This month, we send our heartfelt sympathies to those affected by Hurricane Dorian. We know all too well the damage that hurricane force winds and flooding can cause. It was one year ago this month that our state suffered the damage from Hurricane Florence, and much of southeastern North Carolina is still recovering from that storm.
In this edition of Golden LEAF News, we feature some of those who have worked to provide relief to victims of Hurricane Florence. In 1999, following Hurricane Floyd, Governor Hunt established the North Carolina Hurricane Relief Fund to raise funds to assist victims of the disaster. Governor Cooper activated the fund to help provide relief from Hurricane Florence. The Golden LEAF Foundation administered the North Carolina Hurricane Florence Disaster Relief Fund, and through the Fund, Golden LEAF has made $5.4 million in grants to organizations that provide survivors of Hurricane Florence with home repair or temporary housing, utility and rental assistance, and replacement of personal property such as clothing, tools and equipment. I hope you find stories of their work as inspiring as I have.
The past few weeks have included several other important activities for the Foundation. North Carolina State University hosted a groundbreaking event for the Plant Sciences Initiative. The PSI will bring engineers, biologists, crop and soil scientists, plant breeders and researchers from other disciplines under one roof in a new state-of-the-art facility on NC State’s Centennial Campus to create new opportunities for North Carolina farmers and to find solutions to global challenges facing agriculture. Golden LEAF Board Chair Randy Isenhower spoke on behalf of the Foundation at the event, which was also attended by North Carolina agricultural leaders, legislators and educators. Golden LEAF is the largest private funder of the project.
Over Labor Day weekend, I had the chance to attend the Golden LEAF Scholars Leadership Program conference. There I met and talked to many of our Golden LEAF Scholarship recipients who are in various years of undergraduate studies. Although they have many different majors and career paths and go to different North Carolina schools, they all come from rural North Carolina. The program also provides the students with summer internships in a rural community. This edition of Golden LEAF News features Robynique Willis-Brown, a graduate of ECU with bachelor’s and master’s degrees in Social Work. She was recently hired at one of the sites at which she had an internship during her time as a Golden LEAF Scholar.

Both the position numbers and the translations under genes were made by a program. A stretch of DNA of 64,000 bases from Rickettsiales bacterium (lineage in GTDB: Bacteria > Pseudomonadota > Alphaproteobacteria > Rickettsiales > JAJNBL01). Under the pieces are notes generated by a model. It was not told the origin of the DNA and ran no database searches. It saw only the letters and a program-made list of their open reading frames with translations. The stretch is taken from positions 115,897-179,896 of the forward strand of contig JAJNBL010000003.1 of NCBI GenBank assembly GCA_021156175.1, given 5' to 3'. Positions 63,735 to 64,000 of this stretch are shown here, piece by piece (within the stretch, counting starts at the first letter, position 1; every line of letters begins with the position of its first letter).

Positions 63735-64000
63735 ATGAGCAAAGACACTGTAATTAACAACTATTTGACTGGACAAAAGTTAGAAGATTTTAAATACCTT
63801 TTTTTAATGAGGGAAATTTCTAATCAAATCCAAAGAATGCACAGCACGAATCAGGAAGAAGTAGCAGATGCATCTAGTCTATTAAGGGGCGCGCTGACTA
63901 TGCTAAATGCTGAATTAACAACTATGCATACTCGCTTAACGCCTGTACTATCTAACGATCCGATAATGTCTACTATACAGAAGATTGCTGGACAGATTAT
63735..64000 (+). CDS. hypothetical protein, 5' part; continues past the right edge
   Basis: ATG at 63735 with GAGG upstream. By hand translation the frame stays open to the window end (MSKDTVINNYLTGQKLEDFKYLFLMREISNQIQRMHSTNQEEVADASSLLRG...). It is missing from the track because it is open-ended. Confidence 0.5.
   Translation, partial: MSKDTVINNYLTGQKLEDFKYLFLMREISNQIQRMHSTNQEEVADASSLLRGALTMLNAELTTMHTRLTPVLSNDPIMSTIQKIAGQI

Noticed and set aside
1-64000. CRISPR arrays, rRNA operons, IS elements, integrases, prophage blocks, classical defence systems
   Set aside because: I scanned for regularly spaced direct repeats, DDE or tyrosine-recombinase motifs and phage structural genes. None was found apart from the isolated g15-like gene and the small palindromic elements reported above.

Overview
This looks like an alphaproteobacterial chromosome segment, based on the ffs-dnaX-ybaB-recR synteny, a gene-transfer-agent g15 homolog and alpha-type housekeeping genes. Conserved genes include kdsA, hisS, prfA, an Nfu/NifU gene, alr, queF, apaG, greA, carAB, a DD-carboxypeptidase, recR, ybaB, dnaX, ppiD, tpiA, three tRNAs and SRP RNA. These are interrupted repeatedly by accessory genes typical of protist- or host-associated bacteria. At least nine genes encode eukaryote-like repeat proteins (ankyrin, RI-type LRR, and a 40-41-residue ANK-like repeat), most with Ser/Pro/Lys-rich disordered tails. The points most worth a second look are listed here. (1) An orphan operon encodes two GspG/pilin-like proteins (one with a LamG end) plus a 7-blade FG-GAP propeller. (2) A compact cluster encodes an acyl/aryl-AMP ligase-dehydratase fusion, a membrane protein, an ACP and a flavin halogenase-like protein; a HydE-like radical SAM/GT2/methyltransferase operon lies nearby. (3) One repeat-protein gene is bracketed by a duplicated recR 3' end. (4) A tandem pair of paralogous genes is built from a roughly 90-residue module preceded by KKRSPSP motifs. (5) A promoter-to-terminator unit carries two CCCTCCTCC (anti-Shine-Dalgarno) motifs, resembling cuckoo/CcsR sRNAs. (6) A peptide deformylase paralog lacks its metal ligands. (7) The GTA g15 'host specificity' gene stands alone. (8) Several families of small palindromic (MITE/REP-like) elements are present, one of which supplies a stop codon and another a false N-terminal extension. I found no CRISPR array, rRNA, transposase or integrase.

Speaking of students from rural communities, I also had the chance to attend the opening of the new multi-grade school in Jones County. This was the first school built in the county in more than 50 years. Much of the funding for the school came from the Public School Capital Fund created by the North Carolina General Assembly in 2017.
Golden LEAF supported this effort with a grant for technology infrastructure in the school. Students and parents in Jones County, which is still recovering from Hurricane Florence, were excited to witness this great symbol of progress and perseverance in their county.
Finally, earlier this month the Golden LEAF Board selected Scott T. Hamilton to be the third president of Golden LEAF. Scott will join the Foundation from the Appalachian Regional Commission, where he currently serves as Executive Director. The story in this issue about Scott’s selection contains more information about his background and his prior work in economic development in North Carolina.
As we await Scott joining our staff in Rocky Mount in the near future, I look forward to staying connected to you as the Golden LEAF Foundation continues to work for rural North Carolina communities.
Ted Lord, Acting President